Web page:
“Am I dead?”
Whatever Alyssa had been expecting, it wasn’t that. Having asked Tenebrael to hide Irulon and the draken to keep the shocks to a minimum, Alyssa tried to present herself as normally as possible. She hadn’t run to the bathroom to equip the armor despite wanting the added protection. She hadn’t left out three empty beer bottles for him to see. She had even asked Tenebrael to step out of the room for a few minutes, just in case he could see her, and had been mildly surprised when the angel complied without complaint.
So for his first words after blearily looking around the room to be questioning whether or not he had died, Alyssa had no words. Her expectations included yelling or maybe a fear that he had been kidnapped. Or maybe picked up by police. Or an ambulance that had been worried over his health.
What should she even say? Obviously, he wasn’t dead. But, at the same time, he kind of was. At least as far as people on Earth were concerned. By now, the police had probably figured out who he was if he had any kind of identification on him. An old military ID card or something similar. They might have to wait for dental comparisons, fingerprints, or a relative or old coworker to confirm, but they likely had an idea.
Alyssa felt a sudden pang of guilt, wondering how her own family was faring a month after her apparent demise. Her mother would have come home and found her body. Stabbed, if Tenebrael had prepared a body to match with how she was supposed to have died. She… hadn’t really thought about it. Initially, she had thought she wound up on Earth and wouldn’t have too much trouble at least getting a message to her parents to tell them that she was alright. Then, as time went on, she wound up increasingly distracted by all the nonsense in the other world, leaving relatively little time to actually think about her parents and her brother.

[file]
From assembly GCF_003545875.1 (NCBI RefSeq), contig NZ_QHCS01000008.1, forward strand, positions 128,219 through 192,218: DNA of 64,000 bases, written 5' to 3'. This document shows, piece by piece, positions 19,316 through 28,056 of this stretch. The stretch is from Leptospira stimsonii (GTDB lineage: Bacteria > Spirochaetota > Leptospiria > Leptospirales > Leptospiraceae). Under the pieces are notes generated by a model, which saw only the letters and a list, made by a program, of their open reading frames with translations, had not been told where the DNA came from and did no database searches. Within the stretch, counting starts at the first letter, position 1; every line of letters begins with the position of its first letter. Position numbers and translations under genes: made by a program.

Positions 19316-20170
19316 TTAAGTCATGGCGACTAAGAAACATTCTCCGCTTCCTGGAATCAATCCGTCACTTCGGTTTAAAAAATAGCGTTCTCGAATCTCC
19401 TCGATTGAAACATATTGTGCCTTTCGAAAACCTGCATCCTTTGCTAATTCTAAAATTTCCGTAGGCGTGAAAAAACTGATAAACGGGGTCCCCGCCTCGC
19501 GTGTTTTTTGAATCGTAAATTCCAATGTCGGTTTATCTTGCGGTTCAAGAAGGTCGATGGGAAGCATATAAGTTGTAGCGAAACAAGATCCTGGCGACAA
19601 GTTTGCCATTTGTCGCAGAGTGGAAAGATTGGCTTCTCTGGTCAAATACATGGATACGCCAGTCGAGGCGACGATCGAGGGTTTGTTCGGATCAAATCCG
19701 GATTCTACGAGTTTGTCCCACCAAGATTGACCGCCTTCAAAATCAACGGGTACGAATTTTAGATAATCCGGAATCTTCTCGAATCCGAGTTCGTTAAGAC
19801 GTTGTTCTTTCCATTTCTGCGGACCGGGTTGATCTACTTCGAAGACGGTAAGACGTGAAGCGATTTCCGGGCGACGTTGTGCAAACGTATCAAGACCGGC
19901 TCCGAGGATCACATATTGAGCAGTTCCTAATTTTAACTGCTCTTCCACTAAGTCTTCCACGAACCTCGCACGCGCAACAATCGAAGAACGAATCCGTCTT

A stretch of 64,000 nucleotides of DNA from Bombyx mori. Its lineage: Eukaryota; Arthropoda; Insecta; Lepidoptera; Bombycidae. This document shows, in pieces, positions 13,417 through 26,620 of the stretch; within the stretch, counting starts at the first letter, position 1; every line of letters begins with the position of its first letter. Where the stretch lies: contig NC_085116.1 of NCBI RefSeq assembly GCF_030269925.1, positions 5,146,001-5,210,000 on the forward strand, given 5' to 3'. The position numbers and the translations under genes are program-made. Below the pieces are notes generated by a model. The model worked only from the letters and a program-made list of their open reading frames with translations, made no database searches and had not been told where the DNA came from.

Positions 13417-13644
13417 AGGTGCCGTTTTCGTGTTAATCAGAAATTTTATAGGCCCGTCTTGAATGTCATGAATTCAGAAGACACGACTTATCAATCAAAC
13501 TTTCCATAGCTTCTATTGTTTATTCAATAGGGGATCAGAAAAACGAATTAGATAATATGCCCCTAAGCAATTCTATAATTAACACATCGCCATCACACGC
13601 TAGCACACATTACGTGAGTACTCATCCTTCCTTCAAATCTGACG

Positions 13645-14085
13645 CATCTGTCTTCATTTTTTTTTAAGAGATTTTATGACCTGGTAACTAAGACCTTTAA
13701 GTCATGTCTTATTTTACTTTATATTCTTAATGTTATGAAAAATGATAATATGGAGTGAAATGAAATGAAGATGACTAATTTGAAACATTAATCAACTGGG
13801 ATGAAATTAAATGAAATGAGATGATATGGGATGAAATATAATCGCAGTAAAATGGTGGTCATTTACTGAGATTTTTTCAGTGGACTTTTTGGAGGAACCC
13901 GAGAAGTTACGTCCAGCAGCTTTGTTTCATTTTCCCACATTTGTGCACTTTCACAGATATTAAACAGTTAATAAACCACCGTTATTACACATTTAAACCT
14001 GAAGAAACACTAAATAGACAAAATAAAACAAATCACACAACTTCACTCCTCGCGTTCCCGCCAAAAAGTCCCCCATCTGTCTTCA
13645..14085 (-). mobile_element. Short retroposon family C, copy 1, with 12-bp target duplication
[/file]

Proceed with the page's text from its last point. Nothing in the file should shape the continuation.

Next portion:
Right now, staring at a man who thought he was dead, she couldn’t get the image of her mother cradling her lifeless corpse out of her head. It was an image eerily similar to that of the elder thief clutching his deceased son.
What about this man? Did he have any family? Would they be missing him? Given his homeless status, he probably hadn’t had anyone close. No one who would give him a spare room in their house, or could give him one. That didn’t necessarily mean that they didn’t care for him.
He stiffened his back, black trash bag crinkling as he moved. “Naw,” he said, cracking his neck back and forth. “Hurts too much.”
“You aren’t dead.” Alyssa should have started with that immediately after he first spoke. The question had just come as a shock. “Though your life as you knew it is effectively over.” Maybe one day, once Alyssa figured out a way to stay on Earth without constantly being harassed by angels, he could come back with her. No sense getting his hopes up immediately over something that was probably a decent way off into the future. Especially when she hadn’t even explained about the other world yet. “I’m not entirely sure how to tell you—”
“You’re one of those government types they talk about in whispers,” he said, leaning forward.
Alyssa just blinked. What is he talking about? Her speechlessness before was nothing compared to now.
“You come, find someone with nothing left, and… turn me into an assassin? A spy? Or is this a suicide mission?” He chuckled, low and slow. “I knew you people wouldn’t leave me alone. Well? Go on. What’s the mission?”
“What are you— No. There’s no mission. I’m not whatever you think I am.”
“Of course you’re not. And of course there is no mission either.” He leaned a little further forward, winking with emphatic exaggeration. “The bathrobe is a nice touch. I’d never expect it. But I guess the movies have done the black suits and sunglasses too much to use in reality, eh?”
“Just… stop,” Alyssa said, pressing a hand to her forehead. Oh Tenebrael. That stupid angel was laughing at her right now. She could hear the melodic giggling coming from the hallway. And… was her pocket laughing too? “Look. You aren’t dead, but the world thinks you are—”
“Of course they do.”
“Stop winking! Ugh.”